Because the low-rate environment has not been accompanied by a corresponding decline in income, it has allowed Canadians (and by the way, it’s not just us!) to be able to “afford” more debt. When interest rates go back up, this relationship is going to change. Incomes are likely to remain relatively steady, but the carrying cost on all of this “affordable” debt is going to move considerably higher. That 6.5% of annual income currently being spent to carry the current debt load could very easily become 12%-13%. More of Canada’s disposable income is going to be directed to debt-servicing payments, which means a lot less cash is left over for other stuff.

Stocks to watch

Because of this rate related dynamic, when we think about our portfolios, it’s not just the exposure to the specific issue of housing that we need to consider. It’s our exposure to the entire Canadian economy.

The Banks

A good barometer of Canada’s economic climate is provided by the Canadian banks, which just so happen to also have a significant tie to our country’s housing sector. Granted, the domestic exposure that each has, as well as the exposure to housing, has shifted over the years as these businesses have evolved, but all are sure to be negatively impacted by the scenario that we’re presenting. An interest rate induced slowdown in Canadian economic activity cannot be viewed as a positive for the banks.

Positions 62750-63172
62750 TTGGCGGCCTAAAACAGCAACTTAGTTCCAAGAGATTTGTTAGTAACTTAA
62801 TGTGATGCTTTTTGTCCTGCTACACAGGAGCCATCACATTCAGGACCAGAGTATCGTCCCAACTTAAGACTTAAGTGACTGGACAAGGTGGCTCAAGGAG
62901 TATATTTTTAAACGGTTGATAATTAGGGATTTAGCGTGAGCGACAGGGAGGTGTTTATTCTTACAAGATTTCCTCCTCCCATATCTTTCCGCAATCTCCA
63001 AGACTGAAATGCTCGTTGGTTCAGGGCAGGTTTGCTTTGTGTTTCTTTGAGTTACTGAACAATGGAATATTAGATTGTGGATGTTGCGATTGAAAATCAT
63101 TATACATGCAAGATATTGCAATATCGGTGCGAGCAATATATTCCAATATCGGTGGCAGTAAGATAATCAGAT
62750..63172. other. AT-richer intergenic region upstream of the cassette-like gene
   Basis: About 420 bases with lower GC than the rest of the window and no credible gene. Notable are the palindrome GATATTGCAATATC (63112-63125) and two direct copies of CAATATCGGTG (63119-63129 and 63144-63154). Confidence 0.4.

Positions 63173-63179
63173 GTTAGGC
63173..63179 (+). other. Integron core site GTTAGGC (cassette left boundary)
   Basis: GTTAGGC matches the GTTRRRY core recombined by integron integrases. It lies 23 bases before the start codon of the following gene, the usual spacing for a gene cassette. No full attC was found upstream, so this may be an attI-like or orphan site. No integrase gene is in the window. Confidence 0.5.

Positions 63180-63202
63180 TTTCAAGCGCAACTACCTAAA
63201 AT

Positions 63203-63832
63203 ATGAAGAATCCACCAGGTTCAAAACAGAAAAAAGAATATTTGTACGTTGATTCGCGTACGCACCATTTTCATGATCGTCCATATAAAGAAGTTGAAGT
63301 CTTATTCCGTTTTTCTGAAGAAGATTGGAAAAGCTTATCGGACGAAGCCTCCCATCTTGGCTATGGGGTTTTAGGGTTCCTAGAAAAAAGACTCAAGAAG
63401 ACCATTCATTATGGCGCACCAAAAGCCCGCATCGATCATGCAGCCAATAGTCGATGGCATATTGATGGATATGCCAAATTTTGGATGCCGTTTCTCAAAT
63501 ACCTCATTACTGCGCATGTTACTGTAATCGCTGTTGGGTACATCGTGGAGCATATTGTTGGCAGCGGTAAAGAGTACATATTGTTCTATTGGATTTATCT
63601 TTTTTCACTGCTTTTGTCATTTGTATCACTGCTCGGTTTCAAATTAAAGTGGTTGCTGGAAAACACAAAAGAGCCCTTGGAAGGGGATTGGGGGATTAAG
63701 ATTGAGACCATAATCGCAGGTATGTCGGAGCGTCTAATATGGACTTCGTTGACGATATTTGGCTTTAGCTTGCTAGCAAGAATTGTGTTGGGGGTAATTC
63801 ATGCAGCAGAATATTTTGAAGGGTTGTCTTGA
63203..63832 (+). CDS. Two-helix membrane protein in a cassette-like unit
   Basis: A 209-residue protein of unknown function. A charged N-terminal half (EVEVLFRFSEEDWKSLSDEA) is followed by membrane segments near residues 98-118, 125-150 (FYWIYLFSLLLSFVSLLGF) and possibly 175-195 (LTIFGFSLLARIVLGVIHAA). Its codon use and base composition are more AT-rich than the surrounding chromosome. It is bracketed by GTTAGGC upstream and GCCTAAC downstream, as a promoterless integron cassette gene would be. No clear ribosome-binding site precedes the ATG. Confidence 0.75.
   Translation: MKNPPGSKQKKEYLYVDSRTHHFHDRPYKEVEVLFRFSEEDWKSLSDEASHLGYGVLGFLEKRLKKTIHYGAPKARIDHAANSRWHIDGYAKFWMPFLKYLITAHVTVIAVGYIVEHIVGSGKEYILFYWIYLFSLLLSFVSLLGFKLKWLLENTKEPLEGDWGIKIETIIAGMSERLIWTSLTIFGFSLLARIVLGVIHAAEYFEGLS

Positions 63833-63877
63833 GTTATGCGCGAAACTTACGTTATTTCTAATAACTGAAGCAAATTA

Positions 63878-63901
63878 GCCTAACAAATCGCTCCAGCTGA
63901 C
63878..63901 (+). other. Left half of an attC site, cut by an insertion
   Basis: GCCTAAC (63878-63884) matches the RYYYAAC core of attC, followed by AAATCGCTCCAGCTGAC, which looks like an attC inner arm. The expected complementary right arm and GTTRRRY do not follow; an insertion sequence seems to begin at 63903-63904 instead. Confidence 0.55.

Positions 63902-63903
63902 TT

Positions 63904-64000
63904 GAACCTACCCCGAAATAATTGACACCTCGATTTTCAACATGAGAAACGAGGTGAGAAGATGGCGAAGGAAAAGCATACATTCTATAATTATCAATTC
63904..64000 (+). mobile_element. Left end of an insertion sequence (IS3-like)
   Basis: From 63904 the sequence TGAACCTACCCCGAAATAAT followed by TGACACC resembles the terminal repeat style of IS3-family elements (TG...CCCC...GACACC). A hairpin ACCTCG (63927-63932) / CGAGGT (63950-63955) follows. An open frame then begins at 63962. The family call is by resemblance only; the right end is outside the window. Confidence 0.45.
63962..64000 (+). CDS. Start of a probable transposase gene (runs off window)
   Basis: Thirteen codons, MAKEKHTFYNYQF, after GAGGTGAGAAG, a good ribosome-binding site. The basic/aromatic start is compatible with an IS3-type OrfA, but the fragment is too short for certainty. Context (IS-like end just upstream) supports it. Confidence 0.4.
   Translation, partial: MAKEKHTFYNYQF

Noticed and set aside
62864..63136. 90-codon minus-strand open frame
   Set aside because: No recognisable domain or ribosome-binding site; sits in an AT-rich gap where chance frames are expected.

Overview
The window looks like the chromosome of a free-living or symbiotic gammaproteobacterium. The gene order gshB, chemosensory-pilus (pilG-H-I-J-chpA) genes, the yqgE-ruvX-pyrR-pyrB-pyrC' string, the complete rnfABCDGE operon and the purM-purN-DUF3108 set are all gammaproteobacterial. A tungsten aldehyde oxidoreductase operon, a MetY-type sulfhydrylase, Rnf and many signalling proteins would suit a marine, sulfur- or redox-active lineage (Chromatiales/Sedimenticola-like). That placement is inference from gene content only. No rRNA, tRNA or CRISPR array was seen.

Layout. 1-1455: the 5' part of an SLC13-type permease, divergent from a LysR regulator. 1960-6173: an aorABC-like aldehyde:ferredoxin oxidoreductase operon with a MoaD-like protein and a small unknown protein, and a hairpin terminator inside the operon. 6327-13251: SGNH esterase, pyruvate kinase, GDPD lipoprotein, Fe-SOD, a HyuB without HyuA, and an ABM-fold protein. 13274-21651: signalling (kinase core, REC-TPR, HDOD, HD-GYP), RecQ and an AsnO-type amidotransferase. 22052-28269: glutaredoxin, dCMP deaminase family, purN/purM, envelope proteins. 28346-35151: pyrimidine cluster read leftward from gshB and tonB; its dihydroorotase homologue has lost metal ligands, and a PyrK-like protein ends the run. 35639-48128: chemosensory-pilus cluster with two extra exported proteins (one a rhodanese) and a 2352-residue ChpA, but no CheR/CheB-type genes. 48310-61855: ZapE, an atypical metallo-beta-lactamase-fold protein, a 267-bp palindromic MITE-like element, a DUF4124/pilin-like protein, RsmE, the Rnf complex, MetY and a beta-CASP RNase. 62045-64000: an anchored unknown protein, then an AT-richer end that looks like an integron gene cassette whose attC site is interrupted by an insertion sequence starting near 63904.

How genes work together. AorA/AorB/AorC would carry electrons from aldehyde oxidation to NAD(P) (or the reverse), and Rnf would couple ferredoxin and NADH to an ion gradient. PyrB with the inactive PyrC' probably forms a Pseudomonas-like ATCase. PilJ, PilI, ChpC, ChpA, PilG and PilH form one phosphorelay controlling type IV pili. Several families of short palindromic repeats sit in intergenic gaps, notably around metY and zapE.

The big problem for bank shareholders is that this kind of scenario is not necessarily being reflected by the respective stock valuations. As illustrated below, the banks are seemingly valued for a “normalized” environment. But given the state of interest rates, this is not an accurate assessment of where we stand. These bank multiples have room to contract (and pull bank prices down with them) should our scenario of more normalized rates evolve.


Current Price-to-Book   Ratio (P/B)

Historic Average   Price-to-Book

Royal Bank of Canada (TSX:RY)






Bank of Nova Scotia (TSX:BNS)



TD Bank (TSX:TD)